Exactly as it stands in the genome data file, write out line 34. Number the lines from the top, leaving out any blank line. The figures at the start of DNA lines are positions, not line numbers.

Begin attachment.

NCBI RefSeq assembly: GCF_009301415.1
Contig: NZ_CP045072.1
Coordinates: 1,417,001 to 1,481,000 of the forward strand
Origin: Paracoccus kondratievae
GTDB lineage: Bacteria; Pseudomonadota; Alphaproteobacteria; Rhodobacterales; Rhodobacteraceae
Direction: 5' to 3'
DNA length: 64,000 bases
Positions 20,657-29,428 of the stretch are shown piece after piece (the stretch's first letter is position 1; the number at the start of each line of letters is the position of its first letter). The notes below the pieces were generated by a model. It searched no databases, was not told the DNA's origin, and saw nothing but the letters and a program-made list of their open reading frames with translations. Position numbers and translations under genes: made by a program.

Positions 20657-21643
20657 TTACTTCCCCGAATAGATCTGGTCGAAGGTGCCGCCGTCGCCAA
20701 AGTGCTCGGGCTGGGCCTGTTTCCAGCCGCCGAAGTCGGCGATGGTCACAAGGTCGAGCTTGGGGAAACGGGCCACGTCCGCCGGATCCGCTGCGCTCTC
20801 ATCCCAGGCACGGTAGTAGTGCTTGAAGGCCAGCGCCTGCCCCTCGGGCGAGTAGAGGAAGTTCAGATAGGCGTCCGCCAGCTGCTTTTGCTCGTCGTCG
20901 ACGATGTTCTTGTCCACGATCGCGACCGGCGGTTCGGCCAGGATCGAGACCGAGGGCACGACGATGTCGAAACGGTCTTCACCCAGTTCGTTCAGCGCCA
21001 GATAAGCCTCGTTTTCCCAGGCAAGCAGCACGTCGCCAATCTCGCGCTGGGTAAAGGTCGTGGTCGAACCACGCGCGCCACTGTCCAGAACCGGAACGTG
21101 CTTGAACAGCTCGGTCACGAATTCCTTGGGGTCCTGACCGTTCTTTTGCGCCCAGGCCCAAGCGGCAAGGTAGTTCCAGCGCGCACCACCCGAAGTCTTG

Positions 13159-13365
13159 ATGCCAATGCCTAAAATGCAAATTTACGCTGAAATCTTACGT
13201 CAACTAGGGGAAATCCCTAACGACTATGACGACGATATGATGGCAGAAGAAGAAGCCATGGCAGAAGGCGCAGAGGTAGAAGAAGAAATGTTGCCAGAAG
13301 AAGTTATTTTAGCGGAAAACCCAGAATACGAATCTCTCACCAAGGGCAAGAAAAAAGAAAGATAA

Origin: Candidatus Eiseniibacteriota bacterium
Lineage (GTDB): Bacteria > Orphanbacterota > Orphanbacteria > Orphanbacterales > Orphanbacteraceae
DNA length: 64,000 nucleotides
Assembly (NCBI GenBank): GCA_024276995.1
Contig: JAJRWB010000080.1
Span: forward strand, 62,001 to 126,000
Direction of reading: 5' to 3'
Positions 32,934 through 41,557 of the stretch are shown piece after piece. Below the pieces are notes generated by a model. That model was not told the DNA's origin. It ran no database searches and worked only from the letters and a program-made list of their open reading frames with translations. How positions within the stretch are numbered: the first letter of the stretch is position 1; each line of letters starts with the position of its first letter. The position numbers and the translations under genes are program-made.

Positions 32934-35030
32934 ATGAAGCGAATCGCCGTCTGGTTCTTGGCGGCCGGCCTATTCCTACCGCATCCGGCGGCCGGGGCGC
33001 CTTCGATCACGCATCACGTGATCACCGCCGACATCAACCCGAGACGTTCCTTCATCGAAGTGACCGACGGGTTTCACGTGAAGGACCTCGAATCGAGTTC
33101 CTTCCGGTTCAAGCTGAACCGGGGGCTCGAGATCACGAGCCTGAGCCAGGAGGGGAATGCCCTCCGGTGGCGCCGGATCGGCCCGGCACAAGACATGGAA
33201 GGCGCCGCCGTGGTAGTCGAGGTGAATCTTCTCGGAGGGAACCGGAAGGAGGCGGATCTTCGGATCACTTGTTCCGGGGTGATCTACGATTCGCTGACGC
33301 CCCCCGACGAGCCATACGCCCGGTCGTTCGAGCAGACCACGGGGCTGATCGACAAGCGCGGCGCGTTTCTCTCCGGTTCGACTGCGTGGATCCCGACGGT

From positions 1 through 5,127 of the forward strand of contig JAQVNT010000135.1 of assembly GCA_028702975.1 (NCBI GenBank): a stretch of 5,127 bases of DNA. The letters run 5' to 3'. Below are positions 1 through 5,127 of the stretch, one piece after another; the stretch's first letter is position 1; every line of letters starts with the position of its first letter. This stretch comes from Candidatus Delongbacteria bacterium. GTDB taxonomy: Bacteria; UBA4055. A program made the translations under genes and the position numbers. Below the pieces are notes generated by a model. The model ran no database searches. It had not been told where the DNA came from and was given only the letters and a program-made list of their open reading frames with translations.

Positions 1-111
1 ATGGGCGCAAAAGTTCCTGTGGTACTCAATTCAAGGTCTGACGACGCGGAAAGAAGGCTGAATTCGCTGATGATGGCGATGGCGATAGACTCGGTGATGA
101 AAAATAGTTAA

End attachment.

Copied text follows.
From positions 1 through 5,127 of the forward strand of contig JAQVNT010000135.1 of assembly GCA_028702975.1 (NCBI GenBank): a stretch of 5,127 bases of DNA. The letters run 5' to 3'. Below are positions 1 through 5,127 of the stretch, one piece after another; the stretch's first letter is position 1; every line of letters starts with the position of its first letter. This stretch comes from Candidatus Delongbacteria bacterium. GTDB taxonomy: Bacteria; UBA4055. A program made the translations under genes and the position numbers. Below the pieces are notes generated by a model. The model ran no database searches. It had not been told where the DNA came from and was given only the letters and a program-made list of their open reading frames with translations.